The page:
None of us look forward to dealing with emergency situations, but they can present a uniquely difficult challenge for people with disabilities, particularly autism. For individuals who generally need routine, predictability, and clarity, a high-intensity emergency can be extremely destabilizing and, often, terrifying.
An autistic person may be too overwhelmed by an earthquake or a police officer yelling “Freeze!” to follow directions or answer questions. It might appear that he is under the influence while trying to process the situation. This can lead to tragedy, as happened in September this year in Utah. A mother of an autistic teenage boy called 911 for help with a mental health crisis he was having, and armed officers shot him when he tried to flee on foot. This type of incident is a tragedy for both the family of the teenage boy, the boy, and the officer.
Thankfully, the boy survived.
However, his case is representative of far too many instances where, in the heat of the moment, the lack of understanding of autism can lead to avoidable escalation and subsequent trauma for all: the individuals on the spectrum, the family and the officers or
other professionals hoping to help.
Plenty of ways exist in which parents and authority figures in the community can help to prepare autistic children and themselves for emergency situations.
FIRST, parents can teach children what first responders look like. Kids can then learn that police, firefighters, and paramedics are there to keep them safe. Even though the uniforms and equipment can sometimes make them look scary, these people can be trusted. A great way to introduce this concept is through the use of social stories and video stories. These provide an important visual support when preparing children for a situation, so that it becomes less daunting when it happens in real life.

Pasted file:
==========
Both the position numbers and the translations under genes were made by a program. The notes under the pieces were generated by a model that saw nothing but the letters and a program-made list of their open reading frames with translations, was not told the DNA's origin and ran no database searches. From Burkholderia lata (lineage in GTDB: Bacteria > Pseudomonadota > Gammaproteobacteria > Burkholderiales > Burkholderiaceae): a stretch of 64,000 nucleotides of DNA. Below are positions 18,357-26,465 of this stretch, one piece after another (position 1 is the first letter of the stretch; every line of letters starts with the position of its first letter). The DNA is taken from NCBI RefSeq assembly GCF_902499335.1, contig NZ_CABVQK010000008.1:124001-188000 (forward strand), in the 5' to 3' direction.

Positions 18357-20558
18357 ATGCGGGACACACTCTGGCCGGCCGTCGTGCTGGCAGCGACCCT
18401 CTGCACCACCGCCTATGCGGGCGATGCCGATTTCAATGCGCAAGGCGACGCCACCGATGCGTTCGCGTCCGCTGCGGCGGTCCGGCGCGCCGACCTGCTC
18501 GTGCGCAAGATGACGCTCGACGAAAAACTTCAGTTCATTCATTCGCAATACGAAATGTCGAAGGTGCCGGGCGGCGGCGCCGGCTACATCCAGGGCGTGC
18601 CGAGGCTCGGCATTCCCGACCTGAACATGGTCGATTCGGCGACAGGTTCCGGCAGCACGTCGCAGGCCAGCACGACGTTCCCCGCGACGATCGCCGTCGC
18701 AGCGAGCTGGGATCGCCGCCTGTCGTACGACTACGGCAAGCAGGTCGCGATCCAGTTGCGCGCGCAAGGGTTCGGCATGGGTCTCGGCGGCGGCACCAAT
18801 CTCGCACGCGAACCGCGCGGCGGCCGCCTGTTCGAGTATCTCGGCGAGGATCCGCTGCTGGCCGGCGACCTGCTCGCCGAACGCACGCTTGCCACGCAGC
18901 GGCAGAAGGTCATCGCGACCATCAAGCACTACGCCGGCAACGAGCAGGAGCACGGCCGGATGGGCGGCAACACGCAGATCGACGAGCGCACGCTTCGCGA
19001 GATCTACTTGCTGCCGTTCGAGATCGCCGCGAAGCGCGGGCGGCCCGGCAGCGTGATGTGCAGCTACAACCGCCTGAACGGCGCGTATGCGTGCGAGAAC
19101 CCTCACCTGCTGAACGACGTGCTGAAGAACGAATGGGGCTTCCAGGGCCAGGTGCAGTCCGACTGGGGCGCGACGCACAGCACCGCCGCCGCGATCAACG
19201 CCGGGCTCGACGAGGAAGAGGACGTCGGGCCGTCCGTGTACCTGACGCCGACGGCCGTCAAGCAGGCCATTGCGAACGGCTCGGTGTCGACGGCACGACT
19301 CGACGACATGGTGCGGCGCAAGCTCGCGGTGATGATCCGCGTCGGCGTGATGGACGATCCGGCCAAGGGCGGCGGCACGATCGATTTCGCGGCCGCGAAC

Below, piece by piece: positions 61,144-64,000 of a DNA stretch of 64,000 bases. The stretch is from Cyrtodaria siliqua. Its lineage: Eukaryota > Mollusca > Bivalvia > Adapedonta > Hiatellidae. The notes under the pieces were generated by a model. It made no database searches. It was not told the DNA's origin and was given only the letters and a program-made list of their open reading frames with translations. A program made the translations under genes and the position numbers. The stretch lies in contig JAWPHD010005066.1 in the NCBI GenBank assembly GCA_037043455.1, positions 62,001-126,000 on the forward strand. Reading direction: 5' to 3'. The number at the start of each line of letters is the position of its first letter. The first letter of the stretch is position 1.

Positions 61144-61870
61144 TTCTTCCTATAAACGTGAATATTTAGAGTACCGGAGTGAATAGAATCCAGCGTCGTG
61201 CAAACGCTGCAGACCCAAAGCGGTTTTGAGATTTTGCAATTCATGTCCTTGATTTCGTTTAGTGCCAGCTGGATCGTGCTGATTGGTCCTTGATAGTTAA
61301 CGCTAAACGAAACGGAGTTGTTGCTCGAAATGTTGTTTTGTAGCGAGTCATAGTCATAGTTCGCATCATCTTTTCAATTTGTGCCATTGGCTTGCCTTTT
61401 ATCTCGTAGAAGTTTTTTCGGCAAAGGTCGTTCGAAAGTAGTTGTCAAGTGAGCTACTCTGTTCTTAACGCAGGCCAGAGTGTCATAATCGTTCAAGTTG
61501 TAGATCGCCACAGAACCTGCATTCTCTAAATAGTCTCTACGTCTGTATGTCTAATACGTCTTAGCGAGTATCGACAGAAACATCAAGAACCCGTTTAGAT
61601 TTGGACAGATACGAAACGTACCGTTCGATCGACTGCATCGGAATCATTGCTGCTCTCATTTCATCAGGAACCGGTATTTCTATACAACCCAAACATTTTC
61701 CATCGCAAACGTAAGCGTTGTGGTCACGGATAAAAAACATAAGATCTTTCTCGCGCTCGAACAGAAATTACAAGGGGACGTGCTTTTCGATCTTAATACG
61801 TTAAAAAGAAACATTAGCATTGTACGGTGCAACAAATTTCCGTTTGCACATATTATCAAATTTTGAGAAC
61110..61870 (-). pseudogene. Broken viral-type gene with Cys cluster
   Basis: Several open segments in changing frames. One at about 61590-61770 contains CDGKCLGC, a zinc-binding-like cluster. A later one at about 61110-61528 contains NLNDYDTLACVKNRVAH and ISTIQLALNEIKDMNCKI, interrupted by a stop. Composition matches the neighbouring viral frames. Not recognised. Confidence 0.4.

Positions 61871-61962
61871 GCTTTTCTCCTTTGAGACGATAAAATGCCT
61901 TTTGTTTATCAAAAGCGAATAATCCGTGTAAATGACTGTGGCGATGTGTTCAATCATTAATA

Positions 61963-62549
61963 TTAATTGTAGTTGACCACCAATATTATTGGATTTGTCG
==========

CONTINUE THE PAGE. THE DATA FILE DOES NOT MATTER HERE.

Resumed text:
Pre-prepared social stories and video stories can be found online and in apps. InnerVoice (the communication app I created) has video stories embedded that will prepare kids for a whole range of situations, from encountering different first responders to experiencing disasters, such as fires, hurricanes, and floods.
Emergency Video Stories are also
available on YouTube and created with InnerVoice --
First Responders https://youtu.be/ FSfL2f5wWlE
Hurricanes https://youtu.be/ WQ9HXu_DPPw
Fire https://youtu.be/ wCuiLuYlHM8
SECONDLY, having a well-rehearsed plan of action gives families a sense of security and safety, during and after an emergency. With InnerVoice, families can easily create their own video stories for any situation, introducing their child to a recognizable narrative in advance.
The app also uses the highly effective evidence-based strategy of video-modeling and video self-modeling. This means that the prepared stories can be read to children by an avatar of a family member or the child himself.
THIRD, parents can further prepare children by teaching them what to say or gesture in emergency situations. These should be simple, memorable phrases or universal gestures that communicate their needs in a simple way, which should indicate to any adult around that your child is not a threat and needs to be kept safe. This might sound like, “I need help,” or “I have difficulty with…” or raising his hands palm-up.
NATURAL DISASTORS: With the increasing number of natural disasters happening every year a family emergency plan -- now more than ever -- should exist in case of an earthquake, fire, hurricane, or serious snowstorm.
First, make sure that every family member has a “Go Bag” prepared in advance, which each one keeps near the door. This is an emergency kit that will help people stay safe during a disaster, should a family be evacuated or displaced from their home. It includes things such as water, medication, a flashlight, and a communication board.
If you need to download and print out an emergency communications ...